There are studies (87); (88); (89); (90); (91); (92); (93); (94); (95); (96); (97) from the aspects of such model independent ways on DM phenomenology to relate the observed DM relic density, direct & indirect detections and collider signatures. In this paper we also consider a model independent WIMPs rather than choosing any particular model. We follow the approach of effective 4-fermion interactions among the WIMPs for various combinations of spins and interaction forms (84); (96). For this study we have simply considered a Dirac fermionic WIMP and construct the general effective 4-fermion operators for DM-DM self-interactions. A detailed investigation and analysis of parameter space is performed thereafter. Moreover, we also evaluate and interpret the constraints for the self-interaction of WIMPs for each case of spin and interaction forms from cluster observational results.

The paper is organised as follows. In Sec. II the effective Lagrangians for DM self-interaction in this framework are briefly discussed. The calculational results for effective DM self-interaction cross sections are mentioned in Sec. III. The following section (Sec. IV) is devoted to a detailed discussion on the parameters of this effective DM self-interaction scenario. The effective self-couplings are constrained for a wide range of DM masses from several observational bounds on galaxy cluster scales in Sec. V. In Sec. VI we finally summarise our work and some interesting conclusions are drawn.

Ii Effective Lagrangians for Dark Matter Self-Interaction

We consider the case of a single Dirac fermionic WIMP, for pursuing this analysis. In order to begin our study we take effective operators between DM particles without considering any particular preferred model for DM. However, we make some assumptions at this point. First of all, the WIMP is assumed to be the only new particle beyond SM at the electroweak scale. This implies that the calculations performed hereafter remain unaffected by possible other effects (resonances etc.) and self interactions can thus safely be described by effective field theoretical framework. Secondly we also assume, for simplicity, that the considered 4-fermion interactions among the DM fermions is governed by only one form of interaction (scalar, vector, tensor, etc.) among the possible set of effective operators. Therefore the possible effective Lagrangians involving effective self interaction operators among four such WIMPs () can be given by,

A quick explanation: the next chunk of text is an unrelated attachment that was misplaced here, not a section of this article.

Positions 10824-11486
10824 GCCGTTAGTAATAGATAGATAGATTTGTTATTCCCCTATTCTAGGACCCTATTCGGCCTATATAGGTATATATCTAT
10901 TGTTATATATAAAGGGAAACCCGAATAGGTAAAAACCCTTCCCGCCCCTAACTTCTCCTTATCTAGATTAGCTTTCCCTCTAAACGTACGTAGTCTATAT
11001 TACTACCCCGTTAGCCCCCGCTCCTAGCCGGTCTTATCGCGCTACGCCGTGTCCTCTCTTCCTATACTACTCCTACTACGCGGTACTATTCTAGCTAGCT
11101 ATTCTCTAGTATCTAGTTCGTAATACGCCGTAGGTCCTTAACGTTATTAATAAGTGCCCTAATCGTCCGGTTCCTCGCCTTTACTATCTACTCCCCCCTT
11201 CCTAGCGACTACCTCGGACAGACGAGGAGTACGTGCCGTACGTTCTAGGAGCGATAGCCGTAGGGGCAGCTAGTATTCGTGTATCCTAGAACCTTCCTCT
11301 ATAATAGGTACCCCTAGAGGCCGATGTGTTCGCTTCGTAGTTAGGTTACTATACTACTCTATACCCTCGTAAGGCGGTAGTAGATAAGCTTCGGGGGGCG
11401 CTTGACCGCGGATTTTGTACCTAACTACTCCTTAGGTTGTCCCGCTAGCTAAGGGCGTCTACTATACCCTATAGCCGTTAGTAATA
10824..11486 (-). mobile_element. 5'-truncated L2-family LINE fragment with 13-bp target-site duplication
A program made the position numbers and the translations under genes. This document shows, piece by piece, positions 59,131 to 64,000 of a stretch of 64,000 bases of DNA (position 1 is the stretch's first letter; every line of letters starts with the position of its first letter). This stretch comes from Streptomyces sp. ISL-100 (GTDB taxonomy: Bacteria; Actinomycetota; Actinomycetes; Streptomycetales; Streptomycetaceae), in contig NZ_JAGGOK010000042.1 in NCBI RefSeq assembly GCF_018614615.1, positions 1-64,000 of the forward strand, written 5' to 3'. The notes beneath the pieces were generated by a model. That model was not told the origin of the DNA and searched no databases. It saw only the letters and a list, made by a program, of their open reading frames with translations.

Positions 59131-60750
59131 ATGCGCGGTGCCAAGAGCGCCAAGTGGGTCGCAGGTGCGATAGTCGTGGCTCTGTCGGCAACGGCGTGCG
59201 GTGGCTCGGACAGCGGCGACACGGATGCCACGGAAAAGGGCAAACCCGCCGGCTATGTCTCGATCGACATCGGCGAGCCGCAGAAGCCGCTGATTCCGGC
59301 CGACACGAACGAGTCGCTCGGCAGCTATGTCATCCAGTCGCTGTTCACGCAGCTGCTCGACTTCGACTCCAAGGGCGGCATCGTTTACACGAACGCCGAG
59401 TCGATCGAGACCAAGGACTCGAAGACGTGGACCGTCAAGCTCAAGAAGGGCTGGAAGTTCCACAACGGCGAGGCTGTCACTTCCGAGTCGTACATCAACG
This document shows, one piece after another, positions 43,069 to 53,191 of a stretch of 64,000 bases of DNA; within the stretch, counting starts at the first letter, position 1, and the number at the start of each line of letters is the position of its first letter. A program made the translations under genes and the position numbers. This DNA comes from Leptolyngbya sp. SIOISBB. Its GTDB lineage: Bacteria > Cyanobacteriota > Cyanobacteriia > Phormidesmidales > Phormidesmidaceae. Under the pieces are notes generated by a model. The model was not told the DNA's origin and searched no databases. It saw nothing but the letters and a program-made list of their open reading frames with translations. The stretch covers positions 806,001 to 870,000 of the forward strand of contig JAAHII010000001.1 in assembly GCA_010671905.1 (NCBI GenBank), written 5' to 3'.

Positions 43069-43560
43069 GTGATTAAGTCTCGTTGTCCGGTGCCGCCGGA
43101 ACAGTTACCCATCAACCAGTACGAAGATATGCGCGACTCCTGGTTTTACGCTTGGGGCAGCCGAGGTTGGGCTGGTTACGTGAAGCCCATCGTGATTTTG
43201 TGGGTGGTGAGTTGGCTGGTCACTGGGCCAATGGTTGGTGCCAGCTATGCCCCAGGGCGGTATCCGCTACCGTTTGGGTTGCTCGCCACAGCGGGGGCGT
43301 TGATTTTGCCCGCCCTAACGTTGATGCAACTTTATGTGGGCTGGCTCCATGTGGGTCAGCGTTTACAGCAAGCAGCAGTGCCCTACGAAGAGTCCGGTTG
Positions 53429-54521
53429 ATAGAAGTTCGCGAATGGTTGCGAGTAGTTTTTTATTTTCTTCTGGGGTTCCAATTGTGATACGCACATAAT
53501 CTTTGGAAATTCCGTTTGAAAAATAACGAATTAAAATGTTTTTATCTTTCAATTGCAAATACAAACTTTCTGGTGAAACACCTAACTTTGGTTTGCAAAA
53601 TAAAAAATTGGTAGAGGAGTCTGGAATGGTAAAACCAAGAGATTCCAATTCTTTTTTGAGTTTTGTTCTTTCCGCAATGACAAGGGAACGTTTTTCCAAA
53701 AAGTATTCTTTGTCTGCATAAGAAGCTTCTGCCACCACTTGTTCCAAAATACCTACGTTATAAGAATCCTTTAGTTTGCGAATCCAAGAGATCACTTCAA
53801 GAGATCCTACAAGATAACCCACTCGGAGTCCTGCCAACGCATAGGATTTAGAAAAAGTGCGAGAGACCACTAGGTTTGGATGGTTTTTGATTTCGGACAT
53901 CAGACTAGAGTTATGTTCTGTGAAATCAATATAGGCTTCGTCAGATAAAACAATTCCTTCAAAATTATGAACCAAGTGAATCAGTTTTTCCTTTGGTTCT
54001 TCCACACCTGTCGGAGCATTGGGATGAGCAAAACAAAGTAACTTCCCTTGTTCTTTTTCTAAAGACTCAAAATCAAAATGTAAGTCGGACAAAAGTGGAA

where the effective coupling constants s are the real number with mass dimension . In the above are the usual gamma matrices and are the antisymmetric rank-2 tensor and Levi-Civita symbol respectively. We tag the above interaction types based on the self-scattering processes of fermionic DM particles, namely, using effective theoretical approach. It should be noted that the considered effective operators shown in Eqs. II.1-II.14 are invariant under both CPT and Lorentz transformations. Also, the first five operators in Eqs. II.1-II.5 are separately invariant under C, P and T transformations. In addition, they also respect the Hermiticity requirements. All of the above listed operators do not guarantee independent self interaction cross sections. For example, the effective Lagrangian for scalar-pseudoscalar (SP) interaction, of Eq. II.6 and that for pseudoscalar-scalar (PS) interaction, of Eq. II.7 are similar in nature for the case of effective 4-point diagrams of DM self-interaction and can yield similar results. Similarly, the effective Lagrangian for vector-axialvector (VA) operator of Eq. II.8 and that for axialvector-vector operator of Eq. II.9 result equal squared transition amplitude (or squared scattering amplitude) for effective self-interacting diagrams. Moreover, the last four effective Lagrangians of Eqs. II.11, II.12, II.13 and II.14, namely, , , and respectively, represent chiral (C) interactions among DM particles and also produce squared amplitude terms for DM self-scattering diagrams similar to each other. Hence from the above listed set of operators we are left with nine operators that can result in producing independent self scattering cross sections in case of Dirac fermionic DM. Note that the chiral interaction operators can be derived from suitable combinations of other listed operators. Also there may be some other forms for alternative tensor () in Eq. II.10 such as , which are actually equivalent to .

The basic Feynman diagram for the aforementioned effective operators is depicted in Fig. 1.

Figure 1: Feynman diagram for self interaction of fermionic dark matter () in effective theory. See text for more details.

Iii Effective Dark Matter Self Interaction Cross Sections

In order to continue our analysis we calculate the DM self scattering cross-sections for self interaction considering the above mentioned operators and get the following


where is the usual Mandelstem variable, is the mass of fermionic WIMP . Now since in the non-relativistic limit the relative velocity can be written in terms of mass of the WIMP () and the Mandelstem variable as,


Hence in the lab frame can be rewritten in terms of the relative velocity, as


Also in this context it should be mentioned that if the velocity of two colliding DM particles are and , then can be written as


in the non-relativistic limit, while in the case of relativistic velocities, the relative velocity between such DM particles is given by (98)


Velocity of light is chosen to be unity and hence is dimensionless in our later calculations.

Substituting the expression of of Eq. III.11, Eqs. III.1-III.9 can be recasted as